Recently my parents, Boyfriend and I drove 321 miles north to a small town, happy and rare on the mid-Califoirnia coastline. A Methodist camp in the 1870's, it was devout, literary and meditative. Robert Louis Stevenson breathed in the fragrant spices of the cypress trees; he heard the water forming highways around the rocks and said, "I have never been in any place so dreamlike. Indeed, it was not so much like a deserted town as like a scene upon the stage by daylight and with no one on the boards."
This little trinket is called Pacific Grove. I've never visited a place so perfectly made to give happiness. It is a gentle escape, and its residents are well aware of their good fortune.
Victorian houses, their colors bleached by the maritime sun, dignify the streets. Small paneled homes – formerly fishermens' shacks, now worth close to $1,000,000 – intermingle with their ancestors. Potted gardens decorate stairways. Cats stare, speculating, out of the windows.
Our hotel was across the street from the beach.
One night, Boyfriend and I walked onto the stone jetty and looked into the liquid, languid black. We heard a soft splashing close by and peering closer, we saw four or five harbor seals staring at us in whiskered inquiry. The moonlight reflected in their bovine eyes.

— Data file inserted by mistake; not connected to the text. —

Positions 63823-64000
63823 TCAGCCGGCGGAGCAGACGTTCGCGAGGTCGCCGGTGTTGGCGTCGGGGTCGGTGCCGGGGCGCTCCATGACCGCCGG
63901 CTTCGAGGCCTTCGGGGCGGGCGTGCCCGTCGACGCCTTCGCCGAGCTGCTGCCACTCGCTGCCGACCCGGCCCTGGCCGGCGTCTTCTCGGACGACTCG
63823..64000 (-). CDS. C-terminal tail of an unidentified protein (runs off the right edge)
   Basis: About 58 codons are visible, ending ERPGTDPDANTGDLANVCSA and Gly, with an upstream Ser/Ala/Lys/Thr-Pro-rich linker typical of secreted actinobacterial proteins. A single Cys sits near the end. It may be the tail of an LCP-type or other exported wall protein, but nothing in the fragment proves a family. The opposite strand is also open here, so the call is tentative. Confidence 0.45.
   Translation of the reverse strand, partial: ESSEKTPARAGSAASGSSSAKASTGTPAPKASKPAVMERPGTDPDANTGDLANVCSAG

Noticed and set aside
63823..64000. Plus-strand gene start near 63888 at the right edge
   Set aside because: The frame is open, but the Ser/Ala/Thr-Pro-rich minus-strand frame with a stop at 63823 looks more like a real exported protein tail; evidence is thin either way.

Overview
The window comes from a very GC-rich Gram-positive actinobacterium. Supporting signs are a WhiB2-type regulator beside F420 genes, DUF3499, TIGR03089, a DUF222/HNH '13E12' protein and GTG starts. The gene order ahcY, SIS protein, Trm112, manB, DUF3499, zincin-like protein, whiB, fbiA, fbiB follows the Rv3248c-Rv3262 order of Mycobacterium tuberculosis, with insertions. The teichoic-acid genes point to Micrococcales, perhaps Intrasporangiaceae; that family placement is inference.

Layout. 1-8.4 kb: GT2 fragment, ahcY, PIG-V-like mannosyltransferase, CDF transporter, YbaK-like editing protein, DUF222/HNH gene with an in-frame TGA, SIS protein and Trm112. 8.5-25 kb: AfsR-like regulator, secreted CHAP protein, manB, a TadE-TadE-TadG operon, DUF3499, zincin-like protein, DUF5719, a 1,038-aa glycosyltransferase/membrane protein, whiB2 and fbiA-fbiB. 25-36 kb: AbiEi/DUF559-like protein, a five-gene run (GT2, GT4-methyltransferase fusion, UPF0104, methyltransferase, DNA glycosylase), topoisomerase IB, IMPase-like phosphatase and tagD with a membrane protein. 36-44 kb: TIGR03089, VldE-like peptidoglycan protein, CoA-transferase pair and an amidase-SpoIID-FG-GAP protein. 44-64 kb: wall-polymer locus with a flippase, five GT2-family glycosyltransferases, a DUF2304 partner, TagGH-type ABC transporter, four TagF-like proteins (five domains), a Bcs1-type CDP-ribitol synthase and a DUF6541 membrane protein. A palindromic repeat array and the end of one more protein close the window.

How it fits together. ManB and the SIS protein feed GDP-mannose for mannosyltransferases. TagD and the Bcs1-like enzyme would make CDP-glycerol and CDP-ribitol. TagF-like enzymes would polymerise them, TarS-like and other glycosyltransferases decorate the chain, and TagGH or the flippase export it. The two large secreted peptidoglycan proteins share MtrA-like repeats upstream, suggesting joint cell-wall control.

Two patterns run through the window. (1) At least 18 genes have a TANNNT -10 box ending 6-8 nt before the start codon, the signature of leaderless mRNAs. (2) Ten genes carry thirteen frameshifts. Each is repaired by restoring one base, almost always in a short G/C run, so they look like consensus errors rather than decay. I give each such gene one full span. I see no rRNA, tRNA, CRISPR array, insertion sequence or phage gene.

In the daytime one could look towards the ocean and see otters, seals and sea lions. Battalions of pelicans fly in formation – then will suddenly wheel up into the sky and dive like harpoons into the unsuspecting ocean. Once we saw an egret – a white smudge showing through the blue fog – standing on a floating island of kelp.
Every October there is a Butterfly Parade. Children are released from crysalis-like classrooms, wearing painted paper wings and carrying banners to welcome the annual arrival of the monarch butterflies. The monarchs have traveled hundreds of miles, in uncountable numbers, turning the sky into stained glass shot through with orange and gold lights. They seek the eucalyptus trees in the Butterfly Sanctuary and cling together for warmth. They navigate the complicated air like tiny amber frigates.
We visit the Sanctuary every year. This time the wind was brisk, and the creatures struggled in its grip. It had also rained the previous night, leaving the ground wet and sticky. I saw one butterfly thrown down, becoming stuck fast in the damp. Its wings protested weakly. I approached it and gently pinched them between two fingers. I placed it on my hand and carried it to some shrubs where other butterflies had sought shelter. Perhaps it liked my hand, the little plateau between thumb and forefinger, because it held on tightly before I was able to pull it away.
I feel that only in Pacific Grove could such a drama have been enacted. And only in Pacific Grove could there be City Ordinance No. 352: making it a misdemeanor to kill or threaten a butterfly, punishable by a $1,000 fine.